The study by Dr. Hiroyuki Sagesaka further states that much earlier interventions that include medications, lifestyle and diet modifications could prevent full-blown diabetes.
It is estimated that about 23.1 million people in the United States and four million in the UK are currently diagnosed with diabetes. About 90 percent of these people have type 2 diabetes, and many are overweight. Type 2 diabetes materializes when your body does not produce enough insulin or doesn’t respond to the hormone that makes up insulin, and if you are obese.
Why is checking blood sugar important? Diabetes is a severe life-long condition that happens when the sugar in your blood is too high and it can’t be used properly. If you have type 2 diabetes, you will be asked by your doctor to monitor your glucose levels at least twice a day and take the proper medications to prevent any fatal complications from developing. Your glucose levels should be 3.5-5.5mmol/L before eating and less than 8mmol/L two hours after eating. If not, your medications can be changed to achieve these blood sugar levels.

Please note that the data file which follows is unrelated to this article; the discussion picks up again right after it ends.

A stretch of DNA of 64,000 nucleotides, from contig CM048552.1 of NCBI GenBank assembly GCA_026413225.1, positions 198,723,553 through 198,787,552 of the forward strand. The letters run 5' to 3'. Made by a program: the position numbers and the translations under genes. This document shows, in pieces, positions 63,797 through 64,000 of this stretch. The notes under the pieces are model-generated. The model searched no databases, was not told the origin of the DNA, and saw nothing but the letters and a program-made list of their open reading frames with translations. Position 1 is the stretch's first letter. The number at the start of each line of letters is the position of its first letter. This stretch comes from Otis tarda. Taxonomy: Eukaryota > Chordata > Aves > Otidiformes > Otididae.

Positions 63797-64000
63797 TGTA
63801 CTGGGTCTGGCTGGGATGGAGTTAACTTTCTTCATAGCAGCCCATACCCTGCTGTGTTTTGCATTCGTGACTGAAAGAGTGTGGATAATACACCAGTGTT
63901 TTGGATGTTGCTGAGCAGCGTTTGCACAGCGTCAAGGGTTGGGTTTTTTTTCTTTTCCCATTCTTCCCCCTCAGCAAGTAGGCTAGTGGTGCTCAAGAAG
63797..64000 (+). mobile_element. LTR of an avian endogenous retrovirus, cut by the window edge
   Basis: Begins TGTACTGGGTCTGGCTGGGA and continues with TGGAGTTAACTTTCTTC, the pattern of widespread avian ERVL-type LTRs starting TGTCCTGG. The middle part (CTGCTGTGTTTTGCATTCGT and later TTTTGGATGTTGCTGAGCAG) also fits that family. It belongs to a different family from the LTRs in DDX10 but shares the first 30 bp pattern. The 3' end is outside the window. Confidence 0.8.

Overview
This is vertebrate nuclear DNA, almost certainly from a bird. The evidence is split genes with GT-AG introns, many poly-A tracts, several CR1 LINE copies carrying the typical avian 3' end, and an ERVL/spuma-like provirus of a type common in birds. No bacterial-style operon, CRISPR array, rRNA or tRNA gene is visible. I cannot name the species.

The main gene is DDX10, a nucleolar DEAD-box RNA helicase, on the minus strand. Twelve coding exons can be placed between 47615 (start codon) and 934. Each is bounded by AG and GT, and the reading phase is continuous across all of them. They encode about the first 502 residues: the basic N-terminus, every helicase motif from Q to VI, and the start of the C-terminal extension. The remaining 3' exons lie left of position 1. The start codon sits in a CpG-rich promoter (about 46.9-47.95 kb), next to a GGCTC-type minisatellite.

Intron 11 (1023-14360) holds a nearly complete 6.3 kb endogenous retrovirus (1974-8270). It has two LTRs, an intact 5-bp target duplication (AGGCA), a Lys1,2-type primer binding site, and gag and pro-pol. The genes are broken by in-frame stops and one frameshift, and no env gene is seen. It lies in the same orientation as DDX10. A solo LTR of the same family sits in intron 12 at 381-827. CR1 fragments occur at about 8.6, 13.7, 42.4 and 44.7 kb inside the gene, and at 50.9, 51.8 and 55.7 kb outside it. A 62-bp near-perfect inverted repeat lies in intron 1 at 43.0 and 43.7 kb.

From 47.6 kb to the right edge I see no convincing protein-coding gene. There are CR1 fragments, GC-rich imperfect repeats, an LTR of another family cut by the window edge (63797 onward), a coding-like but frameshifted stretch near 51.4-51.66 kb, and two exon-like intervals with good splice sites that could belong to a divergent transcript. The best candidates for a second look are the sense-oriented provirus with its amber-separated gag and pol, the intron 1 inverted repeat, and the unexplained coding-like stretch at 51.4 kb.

Complications of diabetes can be hypoglycemia, when blood sugar drops below 4 mmol/L, or hypoglycemia, when blood sugar is above 11.0 mmol/L two hours after eating. Both are damaging.
Hypoglycemia can lead to a person with diabetes falling into a coma. You can tell when you are experiencing hypoglycemia when you suddenly feel tired, dizzy or have trouble concentrating.If your blood sugar goes too low you can get confused, sleepy, irritable, pass out or have a seizure. You can treat hypoglycemia through eating or drinking at least of 20g of fast-acting carbohydrate, eating a candy bar or drinking a sugary drink. Hypoglycemia often happens at night when sleeping. It can wake you up, or you may fall into a coma.
Hyperglycemia or when blood sugar is above 11.0 mmol/L two hours after eating is also life-threatening. In the short term, hyperglycemia leads to you feeling very thirsty and tired, your vision may blur, and you lose weight quickly. You also need to go to the bathroom often and hyperglycemia can cause you to lose too much fluid from your body.
If you already have been diagnosed with type 2 diabetes and want to avoid experiencing hypoglycemia or hyperglycemia, there are steps you can take to manage your type 2 diabetes. Keeping your blood sugar levels within the range of your doctor’s recommendations can be difficult because there are many factors such as exercise, medication, stress, illness, acute or chronic pain, and dehydration that make your blood sugars fluctuate.